Well, interestingly, when we started the foundation, which really got started after 9/11, we were very focused on trauma. We were very impressed with the effectiveness of our therapy in traumatized kids, in particular, after 9/11, who were watching the media clips over and over of the planes going into the buildings and were quite disturbed. And even simple art therapy techniques of “Draw what’s on your mind” helped those kids a lot get over that trauma. So we were intrigued by that, and then went on to work with returning service members and veterans from Iran and Afghanistan, and again with very good effect in trauma.

As we expanded our efforts to address other challenges of everyday life, many of them around chronic illness or severe illness or end of life, we actually took those same techniques and were intrigued that what a lot of people talked about was how the arts and creative expression made them feel more connected and less lonely. Interestingly, we were not looking for that result. We thought, “Okay, it’ll give people more of a sense of self-esteem” or it’ll educate them more about themselves and the world. But almost invariably, people felt very connected through their use of the arts, particularly in sharing it with other people and receiving the art of other people. So that observation is what led to The UnLonely Project. And of course, the urgency of that project was made even more clear to us as medical science started revealing this risk of early death from loneliness and as how social commentators and others have pointed out: loneliness is getting worse. Those three things came together and that’s what got The UnLonely Project started.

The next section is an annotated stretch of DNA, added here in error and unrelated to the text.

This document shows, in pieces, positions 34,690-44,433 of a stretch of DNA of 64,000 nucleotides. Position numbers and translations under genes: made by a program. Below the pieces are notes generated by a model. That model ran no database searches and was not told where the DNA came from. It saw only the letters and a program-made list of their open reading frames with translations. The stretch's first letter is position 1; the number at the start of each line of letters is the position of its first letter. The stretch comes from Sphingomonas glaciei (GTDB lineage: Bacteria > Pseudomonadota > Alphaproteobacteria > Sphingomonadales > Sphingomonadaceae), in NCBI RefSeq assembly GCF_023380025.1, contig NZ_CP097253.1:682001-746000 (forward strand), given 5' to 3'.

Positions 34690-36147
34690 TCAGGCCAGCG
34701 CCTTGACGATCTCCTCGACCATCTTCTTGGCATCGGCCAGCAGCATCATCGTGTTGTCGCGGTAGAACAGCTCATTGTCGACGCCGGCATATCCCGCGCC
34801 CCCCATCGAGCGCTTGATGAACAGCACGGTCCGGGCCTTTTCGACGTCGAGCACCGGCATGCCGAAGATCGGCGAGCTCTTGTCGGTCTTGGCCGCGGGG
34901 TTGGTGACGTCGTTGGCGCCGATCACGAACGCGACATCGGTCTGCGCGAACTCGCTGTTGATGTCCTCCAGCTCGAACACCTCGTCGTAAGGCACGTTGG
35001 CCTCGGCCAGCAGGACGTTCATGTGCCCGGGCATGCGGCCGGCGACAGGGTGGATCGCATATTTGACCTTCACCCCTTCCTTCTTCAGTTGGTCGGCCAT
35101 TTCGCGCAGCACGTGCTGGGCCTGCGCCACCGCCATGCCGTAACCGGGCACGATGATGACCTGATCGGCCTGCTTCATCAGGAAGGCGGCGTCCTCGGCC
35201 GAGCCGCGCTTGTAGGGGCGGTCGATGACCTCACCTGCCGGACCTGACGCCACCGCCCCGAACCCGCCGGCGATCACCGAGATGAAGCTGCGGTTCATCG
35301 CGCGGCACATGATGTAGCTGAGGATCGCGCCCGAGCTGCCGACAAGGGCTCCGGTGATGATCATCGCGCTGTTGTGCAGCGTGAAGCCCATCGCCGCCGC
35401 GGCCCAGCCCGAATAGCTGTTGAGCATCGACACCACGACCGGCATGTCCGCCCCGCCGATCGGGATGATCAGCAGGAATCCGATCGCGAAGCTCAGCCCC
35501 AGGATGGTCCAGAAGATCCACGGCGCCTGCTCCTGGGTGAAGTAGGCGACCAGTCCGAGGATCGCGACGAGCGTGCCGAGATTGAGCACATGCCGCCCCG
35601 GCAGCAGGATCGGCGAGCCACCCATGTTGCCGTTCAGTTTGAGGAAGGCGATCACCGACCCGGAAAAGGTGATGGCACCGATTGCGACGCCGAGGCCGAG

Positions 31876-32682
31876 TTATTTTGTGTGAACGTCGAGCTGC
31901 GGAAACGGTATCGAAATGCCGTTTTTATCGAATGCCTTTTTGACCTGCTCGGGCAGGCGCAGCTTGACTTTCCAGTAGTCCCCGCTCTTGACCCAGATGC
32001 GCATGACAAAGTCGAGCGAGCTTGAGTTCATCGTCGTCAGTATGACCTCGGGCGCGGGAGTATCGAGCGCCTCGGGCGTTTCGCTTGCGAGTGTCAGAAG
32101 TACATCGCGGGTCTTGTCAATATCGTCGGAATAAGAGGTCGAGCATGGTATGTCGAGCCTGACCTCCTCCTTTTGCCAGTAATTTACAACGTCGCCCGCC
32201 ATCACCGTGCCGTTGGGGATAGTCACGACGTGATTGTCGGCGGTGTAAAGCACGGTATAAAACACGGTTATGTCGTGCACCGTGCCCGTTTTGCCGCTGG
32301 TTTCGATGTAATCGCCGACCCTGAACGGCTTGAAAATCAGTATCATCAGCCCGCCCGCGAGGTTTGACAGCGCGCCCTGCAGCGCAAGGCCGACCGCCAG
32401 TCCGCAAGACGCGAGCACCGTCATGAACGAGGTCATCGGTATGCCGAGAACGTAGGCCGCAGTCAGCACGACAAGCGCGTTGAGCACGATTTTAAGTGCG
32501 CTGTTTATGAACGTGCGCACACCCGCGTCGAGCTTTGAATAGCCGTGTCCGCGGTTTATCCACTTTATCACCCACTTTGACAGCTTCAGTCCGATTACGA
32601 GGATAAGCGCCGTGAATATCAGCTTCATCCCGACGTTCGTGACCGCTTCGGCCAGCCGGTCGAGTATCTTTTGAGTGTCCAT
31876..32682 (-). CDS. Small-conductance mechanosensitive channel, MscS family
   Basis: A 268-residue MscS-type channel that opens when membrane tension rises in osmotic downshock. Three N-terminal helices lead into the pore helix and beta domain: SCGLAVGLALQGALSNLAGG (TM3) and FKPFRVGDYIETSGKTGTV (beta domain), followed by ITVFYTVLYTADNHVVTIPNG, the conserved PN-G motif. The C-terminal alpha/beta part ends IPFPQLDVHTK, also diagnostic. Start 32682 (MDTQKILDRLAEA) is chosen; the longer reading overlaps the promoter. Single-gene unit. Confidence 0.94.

Any thoughts about how come loneliness is getting worse in this culture?

Right, so why is loneliness getting worse? It’s really a great question and I don’t think anyone has the full answer. But for one thing, we know that migration from place to place, driven by politics, economics, where you leave your city of origin, your country of origin, this is increasing worldwide. So we know there are migration patterns which take people away from their homes and familiar places of origin.

The other aspect that seems to be increasing is a kind of divisiveness in society itself. For race, gender, class reasons, more and more people feel polarized from people who are not like them. This increase of divisiveness is no doubt fueling this sense of loneliness and isolation.


The final, intriguing question is: social media, Facebook, Instagram, the digital world that at some level connects us, may actually keep us from being connected, and we’re very interested in the risk of that negative impact, particularly in young adults and adolescents, whose worlds are more and more shaped by social media.

Here at SAIC, we’re interested in belongingness as a concept and idea that we are thinking through, and what it means to belong here on our campus. Who feels like they belong? Who doesn’t? Can you help us to understand how belongingness and loneliness are connected and are related to each other?

You know, we think belonging and connection is actually the flip side of the same coin, that on the other side is loneliness and isolation.

Imagine it visually: Is there a seat for you around the table? Do you feel welcome? Do you feel anticipated by the community you want to be a part of, recognized for who you are? If you do, you often feel connected and you feel a sense of belonging. If you don’t, you feel isolated and disconnected.

And just to share with you: some of the populations we know are most impacted by loneliness are older adults and caregivers for those older adults. Often struggling with the challenge of managing those complexities, they withdraw more and more from their community, even family and friends, and as results are even less able to deal with the stress of what they need to manage on a daily basis.